The Journey through Darkness

posted in: Conversations with Santa | 0

This series is about exploring my perspective on the journey through abuse and trauma – the darkness, the pain, the healing and the hope.  I speak not just as a Licensed Clinical Social Worker  and Holistic/Integrative Psychotherapist, but as someone who has personally walked this path.  I stand before you as a testament of the healing that can occur.  It is my deepest desire to pass along that hope to others who are struggling to have their own healthy and fulfilling lives. Hope endures

I will first be looking at the definitions of trauma and abuse and then how to move through that to find your light. For those of you who haven’t faced this, I hope that this series can help you to understand better what people who have been though it experience, and in so doing, help them in the way they need. The residual damage of abuse and violence does not simply disappear.   At the end of each blog I have provided question to ponder – feel free to share your thoughts on this with me.  Know that I will always honor your confidentiality and anything you may choose to share will be held sacred.

 

I want to start by clarifying what I believe trauma is and what constitutes a traumatic event.

Psychological trauma is the unique individual experience of an event or enduring conditions in which the individual’s ability to integrate their emotional experience is overwhelmed and or the individual experiences a threat to their life, integrity or sanity”.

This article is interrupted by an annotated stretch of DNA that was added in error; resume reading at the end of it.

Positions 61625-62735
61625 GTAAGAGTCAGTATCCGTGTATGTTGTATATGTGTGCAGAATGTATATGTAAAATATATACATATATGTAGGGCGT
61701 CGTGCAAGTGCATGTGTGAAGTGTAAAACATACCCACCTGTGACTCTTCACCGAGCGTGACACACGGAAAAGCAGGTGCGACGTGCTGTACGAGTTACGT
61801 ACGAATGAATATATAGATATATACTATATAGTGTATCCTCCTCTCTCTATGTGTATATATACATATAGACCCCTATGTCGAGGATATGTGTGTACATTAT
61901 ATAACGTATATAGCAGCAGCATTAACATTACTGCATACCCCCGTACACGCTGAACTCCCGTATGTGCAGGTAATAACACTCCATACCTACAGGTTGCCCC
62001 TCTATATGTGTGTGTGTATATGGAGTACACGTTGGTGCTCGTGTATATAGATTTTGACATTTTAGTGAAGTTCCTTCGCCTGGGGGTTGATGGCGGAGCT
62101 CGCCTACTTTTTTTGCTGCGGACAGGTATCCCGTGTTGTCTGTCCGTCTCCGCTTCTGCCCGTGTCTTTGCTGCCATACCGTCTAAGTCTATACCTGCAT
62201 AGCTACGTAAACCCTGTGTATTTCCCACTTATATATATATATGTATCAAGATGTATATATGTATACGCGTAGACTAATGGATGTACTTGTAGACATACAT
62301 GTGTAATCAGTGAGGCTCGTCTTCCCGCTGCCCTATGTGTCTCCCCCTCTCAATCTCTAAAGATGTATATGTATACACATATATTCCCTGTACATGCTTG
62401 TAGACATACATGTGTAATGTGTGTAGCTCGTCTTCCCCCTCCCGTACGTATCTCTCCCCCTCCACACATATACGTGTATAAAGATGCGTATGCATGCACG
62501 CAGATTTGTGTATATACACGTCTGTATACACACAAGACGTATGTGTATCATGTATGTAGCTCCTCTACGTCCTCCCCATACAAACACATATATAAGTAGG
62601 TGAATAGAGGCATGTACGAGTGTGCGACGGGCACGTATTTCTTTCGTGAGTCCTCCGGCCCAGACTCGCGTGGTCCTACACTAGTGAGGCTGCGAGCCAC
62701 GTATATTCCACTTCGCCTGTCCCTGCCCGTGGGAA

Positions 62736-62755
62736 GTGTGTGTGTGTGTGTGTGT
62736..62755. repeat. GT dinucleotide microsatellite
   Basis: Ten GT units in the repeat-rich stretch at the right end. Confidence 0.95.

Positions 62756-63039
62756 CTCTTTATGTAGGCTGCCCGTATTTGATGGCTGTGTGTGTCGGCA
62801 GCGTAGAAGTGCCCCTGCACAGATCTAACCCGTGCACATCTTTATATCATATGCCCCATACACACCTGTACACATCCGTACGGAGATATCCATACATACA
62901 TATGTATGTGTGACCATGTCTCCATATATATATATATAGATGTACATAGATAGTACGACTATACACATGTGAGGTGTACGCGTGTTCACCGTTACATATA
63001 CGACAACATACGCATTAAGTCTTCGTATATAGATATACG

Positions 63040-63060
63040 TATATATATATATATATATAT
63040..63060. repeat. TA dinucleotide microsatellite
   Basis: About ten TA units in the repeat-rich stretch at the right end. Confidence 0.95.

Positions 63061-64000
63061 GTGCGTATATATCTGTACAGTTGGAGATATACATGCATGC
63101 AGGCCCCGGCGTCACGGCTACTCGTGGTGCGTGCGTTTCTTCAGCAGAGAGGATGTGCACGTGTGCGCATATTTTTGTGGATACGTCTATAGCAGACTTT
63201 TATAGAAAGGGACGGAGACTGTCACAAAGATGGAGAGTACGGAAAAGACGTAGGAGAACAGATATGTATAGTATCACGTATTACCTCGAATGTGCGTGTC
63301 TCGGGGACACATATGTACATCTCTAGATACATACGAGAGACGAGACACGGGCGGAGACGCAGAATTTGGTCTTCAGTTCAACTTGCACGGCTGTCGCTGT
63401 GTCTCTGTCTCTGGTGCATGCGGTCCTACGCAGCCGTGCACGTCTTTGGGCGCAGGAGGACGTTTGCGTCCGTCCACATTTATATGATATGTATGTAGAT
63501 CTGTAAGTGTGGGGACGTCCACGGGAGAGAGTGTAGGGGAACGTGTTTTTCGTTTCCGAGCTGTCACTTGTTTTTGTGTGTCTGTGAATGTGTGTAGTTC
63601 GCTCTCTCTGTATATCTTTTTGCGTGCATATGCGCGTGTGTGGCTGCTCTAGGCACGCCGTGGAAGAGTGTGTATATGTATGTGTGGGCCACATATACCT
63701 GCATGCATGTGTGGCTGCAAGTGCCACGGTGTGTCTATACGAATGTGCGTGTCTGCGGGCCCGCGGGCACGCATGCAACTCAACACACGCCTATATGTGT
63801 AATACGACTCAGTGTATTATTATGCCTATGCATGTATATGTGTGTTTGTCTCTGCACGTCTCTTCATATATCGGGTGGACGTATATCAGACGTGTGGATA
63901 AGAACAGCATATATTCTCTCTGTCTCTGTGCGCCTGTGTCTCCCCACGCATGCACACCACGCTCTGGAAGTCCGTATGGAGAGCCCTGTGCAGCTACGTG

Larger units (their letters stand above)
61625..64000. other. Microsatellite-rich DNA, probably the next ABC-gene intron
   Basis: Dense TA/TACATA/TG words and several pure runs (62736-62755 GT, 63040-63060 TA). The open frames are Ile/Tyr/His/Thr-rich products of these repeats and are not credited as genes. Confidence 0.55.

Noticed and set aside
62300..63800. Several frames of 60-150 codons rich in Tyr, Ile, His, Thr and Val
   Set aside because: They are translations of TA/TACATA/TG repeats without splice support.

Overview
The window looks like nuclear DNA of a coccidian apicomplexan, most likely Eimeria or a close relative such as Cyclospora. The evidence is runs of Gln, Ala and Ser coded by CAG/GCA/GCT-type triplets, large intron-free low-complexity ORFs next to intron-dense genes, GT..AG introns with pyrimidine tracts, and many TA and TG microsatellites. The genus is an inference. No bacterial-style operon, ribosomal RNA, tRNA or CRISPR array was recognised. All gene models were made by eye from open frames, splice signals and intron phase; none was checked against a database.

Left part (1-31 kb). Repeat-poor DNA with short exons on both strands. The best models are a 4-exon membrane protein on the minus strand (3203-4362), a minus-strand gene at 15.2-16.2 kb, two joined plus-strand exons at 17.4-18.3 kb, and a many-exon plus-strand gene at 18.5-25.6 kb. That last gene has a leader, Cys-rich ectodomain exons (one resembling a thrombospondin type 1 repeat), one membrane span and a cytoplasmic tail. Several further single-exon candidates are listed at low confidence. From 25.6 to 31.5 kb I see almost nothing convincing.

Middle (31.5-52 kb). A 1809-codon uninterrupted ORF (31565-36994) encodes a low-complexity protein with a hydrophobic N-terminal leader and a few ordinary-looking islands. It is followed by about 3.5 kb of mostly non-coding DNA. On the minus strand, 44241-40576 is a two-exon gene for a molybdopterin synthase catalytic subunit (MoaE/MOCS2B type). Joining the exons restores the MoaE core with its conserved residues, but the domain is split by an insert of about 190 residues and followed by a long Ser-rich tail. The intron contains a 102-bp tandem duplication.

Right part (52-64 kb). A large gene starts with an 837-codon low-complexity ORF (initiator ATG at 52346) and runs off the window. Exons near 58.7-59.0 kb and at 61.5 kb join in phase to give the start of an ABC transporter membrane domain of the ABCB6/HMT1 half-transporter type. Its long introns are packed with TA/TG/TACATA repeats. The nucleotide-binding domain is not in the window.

Basically stated, trauma is an event or experience that overwhelms the nervous system (or as I like saying the Body, Mind and Spirit) and renders it incapacitated to re-regulate or un overwhelm itself. 

Trauma is not so much the event that occurs, as much as how the individual’s nervous system is affected and responds.  One of the roles of our nervous system is to protect us, by releasing the necessary chemicals in our brain that prepare us to go into Fight/Flight and remain alive, or go into Freeze and prepare to die, in hopes that the threat leaves before we do. 

This function of going into a sympathetic response (activated physiological response to prepare to run or fight) is supposed to be temporary and successfully resolve the issue, so that the nervous system can return to its para-sympathetic response (calm and relaxed), to normalcy, or a sense of safety, no longer being threatened. 

Many survivors of trauma get stuck in these responses, unable to fight, flight or freeze themselves back into safety.  Instead they remain stuck with an incomplete trauma response, creating havoc in their live.  These incomplete trauma responses then become the catalyst for self-medicating, engaging in self-injurious behaviors, anxieties, depression, and panic. Many survivors begin to respond to threats or perceived threats, triggered by memories or other abusive incidences with what becomes their habitual response. 

Know that with therapeutic and healing interventions and healthy safe social interactions, the body, mind and spirit, your nervous system can regulate itself.  It is never too late to reclaim your life.

 

What trauma, if any, is affecting you presently?

How is this experience affecting you?

Do you find yourself habitually responding to real or perceived traumas with a Fight, Flight or Freeze response?

 

 Be well, Be Blessed

Santa

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